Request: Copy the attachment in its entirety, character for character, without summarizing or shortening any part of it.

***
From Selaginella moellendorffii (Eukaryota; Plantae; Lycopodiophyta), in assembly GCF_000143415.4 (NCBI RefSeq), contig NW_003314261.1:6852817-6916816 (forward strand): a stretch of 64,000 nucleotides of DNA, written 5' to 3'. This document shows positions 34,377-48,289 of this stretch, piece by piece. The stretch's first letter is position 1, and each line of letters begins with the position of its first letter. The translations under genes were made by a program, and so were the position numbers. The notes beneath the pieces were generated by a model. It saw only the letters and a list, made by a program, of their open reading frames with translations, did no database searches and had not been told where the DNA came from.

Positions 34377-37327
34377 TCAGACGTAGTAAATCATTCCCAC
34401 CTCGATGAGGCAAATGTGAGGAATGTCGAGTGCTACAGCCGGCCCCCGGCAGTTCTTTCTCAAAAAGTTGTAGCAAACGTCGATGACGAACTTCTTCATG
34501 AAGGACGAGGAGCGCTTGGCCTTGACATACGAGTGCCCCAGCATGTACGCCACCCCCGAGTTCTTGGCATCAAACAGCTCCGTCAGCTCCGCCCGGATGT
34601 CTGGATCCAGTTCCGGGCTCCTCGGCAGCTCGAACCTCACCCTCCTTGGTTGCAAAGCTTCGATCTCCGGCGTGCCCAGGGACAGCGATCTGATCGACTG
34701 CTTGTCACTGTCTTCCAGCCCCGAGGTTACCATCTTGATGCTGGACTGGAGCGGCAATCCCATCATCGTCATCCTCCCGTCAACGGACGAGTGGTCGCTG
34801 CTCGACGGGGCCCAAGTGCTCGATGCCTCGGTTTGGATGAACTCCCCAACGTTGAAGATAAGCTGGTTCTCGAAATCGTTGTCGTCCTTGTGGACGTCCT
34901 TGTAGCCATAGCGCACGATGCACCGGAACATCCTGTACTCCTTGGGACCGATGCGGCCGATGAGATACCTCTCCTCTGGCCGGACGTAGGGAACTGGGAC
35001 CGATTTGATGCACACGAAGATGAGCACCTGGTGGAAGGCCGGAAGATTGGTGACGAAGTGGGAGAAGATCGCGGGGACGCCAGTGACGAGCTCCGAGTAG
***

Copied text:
From Selaginella moellendorffii (Eukaryota; Plantae; Lycopodiophyta), in assembly GCF_000143415.4 (NCBI RefSeq), contig NW_003314261.1:6852817-6916816 (forward strand): a stretch of 64,000 nucleotides of DNA, written 5' to 3'. This document shows positions 34,377-48,289 of this stretch, piece by piece. The stretch's first letter is position 1, and each line of letters begins with the position of its first letter. The translations under genes were made by a program, and so were the position numbers. The notes beneath the pieces were generated by a model. It saw only the letters and a list, made by a program, of their open reading frames with translations, did no database searches and had not been told where the DNA came from.

Positions 34377-37327
34377 TCAGACGTAGTAAATCATTCCCAC
34401 CTCGATGAGGCAAATGTGAGGAATGTCGAGTGCTACAGCCGGCCCCCGGCAGTTCTTTCTCAAAAAGTTGTAGCAAACGTCGATGACGAACTTCTTCATG
34501 AAGGACGAGGAGCGCTTGGCCTTGACATACGAGTGCCCCAGCATGTACGCCACCCCCGAGTTCTTGGCATCAAACAGCTCCGTCAGCTCCGCCCGGATGT
34601 CTGGATCCAGTTCCGGGCTCCTCGGCAGCTCGAACCTCACCCTCCTTGGTTGCAAAGCTTCGATCTCCGGCGTGCCCAGGGACAGCGATCTGATCGACTG
34701 CTTGTCACTGTCTTCCAGCCCCGAGGTTACCATCTTGATGCTGGACTGGAGCGGCAATCCCATCATCGTCATCCTCCCGTCAACGGACGAGTGGTCGCTG
34801 CTCGACGGGGCCCAAGTGCTCGATGCCTCGGTTTGGATGAACTCCCCAACGTTGAAGATAAGCTGGTTCTCGAAATCGTTGTCGTCCTTGTGGACGTCCT
34901 TGTAGCCATAGCGCACGATGCACCGGAACATCCTGTACTCCTTGGGACCGATGCGGCCGATGAGATACCTCTCCTCTGGCCGGACGTAGGGAACTGGGAC
35001 CGATTTGATGCACACGAAGATGAGCACCTGGTGGAAGGCCGGAAGATTGGTGACGAAGTGGGAGAAGATCGCGGGGACGCCAGTGACGAGCTCCGAGTAG